But first, a little background. The Elements of the Undead Trilogy is a horror series (though the horror is pretty tame considering the plot. I would call it more of a thriller/ adventure). A zombie apocalypse breaks out at the very beginning and we're brought along with the characters as they react and absorb all the information and struggle through each situation they're faced with.
I'll start by saying there are a few graphic scenes, such as zombies eating people or sex scenes, as well as course language. If that's not your cup of tea, you have been warned.
In book 1, Fire, we meet quite a few pivotal characters who, step by step, are brought together. First we have Megan Pritchard- a prostitute who works in a brothel in the desert, four hours outside of Vegas. She is planning to visit her sister in Tucson when the zombies start appearing.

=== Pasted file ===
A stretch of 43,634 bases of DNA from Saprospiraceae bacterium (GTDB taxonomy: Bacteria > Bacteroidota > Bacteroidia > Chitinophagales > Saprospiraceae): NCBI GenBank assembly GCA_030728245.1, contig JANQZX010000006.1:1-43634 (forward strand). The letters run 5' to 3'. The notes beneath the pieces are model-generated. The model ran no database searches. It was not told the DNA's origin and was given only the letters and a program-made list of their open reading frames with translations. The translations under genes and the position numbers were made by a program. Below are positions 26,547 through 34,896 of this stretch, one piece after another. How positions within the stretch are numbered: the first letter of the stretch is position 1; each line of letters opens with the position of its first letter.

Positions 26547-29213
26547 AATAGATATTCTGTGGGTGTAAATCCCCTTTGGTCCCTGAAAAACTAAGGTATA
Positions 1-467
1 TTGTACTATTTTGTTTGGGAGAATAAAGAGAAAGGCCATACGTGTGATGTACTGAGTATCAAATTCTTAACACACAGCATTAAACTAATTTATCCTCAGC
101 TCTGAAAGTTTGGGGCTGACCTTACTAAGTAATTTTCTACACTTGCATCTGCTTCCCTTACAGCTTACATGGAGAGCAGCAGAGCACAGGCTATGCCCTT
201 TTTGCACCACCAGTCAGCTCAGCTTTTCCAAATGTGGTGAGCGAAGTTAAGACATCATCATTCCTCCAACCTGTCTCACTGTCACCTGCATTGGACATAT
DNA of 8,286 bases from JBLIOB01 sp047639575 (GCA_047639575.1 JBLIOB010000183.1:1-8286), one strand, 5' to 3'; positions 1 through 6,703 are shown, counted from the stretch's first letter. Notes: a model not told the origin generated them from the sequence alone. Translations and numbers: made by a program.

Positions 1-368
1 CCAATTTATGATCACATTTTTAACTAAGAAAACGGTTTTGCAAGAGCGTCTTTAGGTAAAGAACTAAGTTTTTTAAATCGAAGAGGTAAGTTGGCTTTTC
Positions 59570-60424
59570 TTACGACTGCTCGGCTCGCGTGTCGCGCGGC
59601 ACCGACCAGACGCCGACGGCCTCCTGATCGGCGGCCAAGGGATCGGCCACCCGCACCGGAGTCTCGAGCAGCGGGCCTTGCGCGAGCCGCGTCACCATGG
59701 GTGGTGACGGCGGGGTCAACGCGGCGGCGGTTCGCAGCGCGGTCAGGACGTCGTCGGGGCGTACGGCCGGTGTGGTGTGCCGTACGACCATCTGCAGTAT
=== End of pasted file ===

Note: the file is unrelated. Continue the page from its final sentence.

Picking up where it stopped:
Meanwhile, we have very brief snippets of Alicia (who is more of a secondary character if that), working in a supermarket, when she witnesses a zombie attack outside the store.
We then switch to Jack and his wife Becka in New Mexico, who have two twin daughters, Maddie and Ellie, who are in the process of building a birthday surprise for their girls, when Jack's mother calls telling him to look at the news.
Then there's Cesar, the illegal immigrant from Mexico, crossing the border with a few others into the States in the hope of making it to Kansas.
We then switch to Kevin Salerno, who has just landed in Idaho returning from a business trip to Shanghai.